Omaha daily bee. (Omaha [Neb.]) 187?-1922, November 04, 1888, Part I, Page 7, Image 7

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MiS aefaSVieaS. .
A i1
Largest Cloak , Suit arid Fur House in the West.- 111
HEYMAN & DEICHES. . 1518-1520 Farnam SI , *
I * ' ! 1
_ nr
Continued Special Sale.
Owing to the warm spell we have concluded to con SPECIALTIES
tinue the following prices for the remainder of this week. IN
Fine Dresses $12.75 , fully worth $18.50.
Fine Dresses $17.75 , fully worth $25.50. Displayed . in our win
Extra Fine Dresses $22.50 , fully worth $32.50. dow. Full Dress Patterns ,
Very elegant Dresses $33.50 , fully worth $50.00. with $4.50 ornaments upwards. from
A Torrlblo Oliaptor of Vlco Prom the
District Court Rocords.
ZCIcklnt ; , Mnltianting mid Curslnc
Children and Loading Young
Girls Astrny Under Prom
ise of Marriage.
A IjoiiK-SupprosHOtl Story.
Tor years past people on South Thirteenth
atreot have talked about the scandalous be
havior of Isaac S. Hascall , and since certain
proceedings were had iu court which termi
nated in a decree of divorce being granted to
his wife.
His malodorous reputation has spread very
generally among his acquaintances. It was
known to but comparatively few people ,
however , that a suit for seduction had been
filed in the court , mid is tlll pending.
Out of consideration for his own family
and the women ho has wronged , publicity
has been withheld up to this time by the ,
press. But us Hascall is now a candidate
for the leglslatuie and has the backing of
tbo very worst dregs of society , while thou
sand of voters are Ignorant of his true char
acter , it ia deemed proper In the public in
terest to throw daylight on his conduct by
reproducing the record of the court.
Tile following explains itself :
District Court , Douglas County Sarah J.
Hascall vs Isaac S. Hascall.
[ \ ' The plaintiff complains of defendant , that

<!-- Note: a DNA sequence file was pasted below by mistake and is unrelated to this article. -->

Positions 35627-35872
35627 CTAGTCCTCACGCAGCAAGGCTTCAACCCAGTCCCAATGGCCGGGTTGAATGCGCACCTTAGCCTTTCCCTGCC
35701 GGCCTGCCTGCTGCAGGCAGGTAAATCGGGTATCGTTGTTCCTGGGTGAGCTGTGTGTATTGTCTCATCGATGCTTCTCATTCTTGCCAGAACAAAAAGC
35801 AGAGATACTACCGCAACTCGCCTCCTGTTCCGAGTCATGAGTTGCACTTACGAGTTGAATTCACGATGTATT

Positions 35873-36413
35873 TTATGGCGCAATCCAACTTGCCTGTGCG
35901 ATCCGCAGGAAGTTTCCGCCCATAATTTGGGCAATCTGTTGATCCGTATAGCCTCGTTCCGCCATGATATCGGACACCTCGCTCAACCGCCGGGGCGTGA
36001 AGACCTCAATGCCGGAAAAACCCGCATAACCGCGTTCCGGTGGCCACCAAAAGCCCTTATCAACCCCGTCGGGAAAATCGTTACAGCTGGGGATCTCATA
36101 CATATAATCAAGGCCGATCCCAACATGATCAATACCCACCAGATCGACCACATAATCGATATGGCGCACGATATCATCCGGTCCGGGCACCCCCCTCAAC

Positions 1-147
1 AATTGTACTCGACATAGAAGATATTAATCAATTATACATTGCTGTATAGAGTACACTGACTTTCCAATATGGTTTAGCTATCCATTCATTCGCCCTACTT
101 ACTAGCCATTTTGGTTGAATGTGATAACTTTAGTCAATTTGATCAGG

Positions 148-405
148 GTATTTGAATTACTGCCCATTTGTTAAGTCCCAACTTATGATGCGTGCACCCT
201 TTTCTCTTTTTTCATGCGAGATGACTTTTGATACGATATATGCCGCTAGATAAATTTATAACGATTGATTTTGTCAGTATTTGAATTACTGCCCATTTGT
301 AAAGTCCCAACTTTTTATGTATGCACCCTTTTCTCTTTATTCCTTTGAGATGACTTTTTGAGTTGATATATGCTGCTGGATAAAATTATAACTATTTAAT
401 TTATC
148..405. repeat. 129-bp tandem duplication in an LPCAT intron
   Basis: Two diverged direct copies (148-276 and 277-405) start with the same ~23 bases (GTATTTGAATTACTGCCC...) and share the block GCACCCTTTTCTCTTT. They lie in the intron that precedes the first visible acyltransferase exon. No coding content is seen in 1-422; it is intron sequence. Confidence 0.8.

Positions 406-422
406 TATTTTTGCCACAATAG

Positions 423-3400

t' ' on or about thoLMdday of July , 18.M1 , at the
II town of living , county of Clinutauqua , and
state of New York , she was married to the
defendant and has since conducted herself
toward thu defendant as a faithful , chaste
and obedient wife. That for upward of six
months immediately preceding the time of
flllnb this petition she has been a resident of
Douglas county , in this state.
The plaintiff further represents that said
defendant , rugardlcss of the marital duties
and obligations , on thu tith day of February ,
IBSTi , In the city of Omaha , and at divers
times since that date , without any collusion
'on the part of the plaintiff , did commit
adultery with ono Emman Anderson. That
said defendant , on or about the 15th
day of December , IbsS , in the oity of Omaha ,
did commit udultery with ono Adulla Hans-
trop ; that said net of adultery was without
the consent , connivance , or condonation ot
plaintiff. The plaintiff further rcpicsents
that on or about the 15th of December , 1SSI ,
and at various times before and since said
date , the defendant , legaidlcss of his duties
M a husband , was guilty of extreme cruelty
toward the plaintiff without any cause or
provocation ou her part. * Thut ho
has struck , beaten , kicked and stamped upon
his children , has called his son a Dastard ,
and assailed him In plaintiff's presence with
various abusive , cruel and shameful epithets ,
for the purpose of wounding the feelings of
The plaintiff therefore prays that she may
be divorced f rom said defendant and thatohe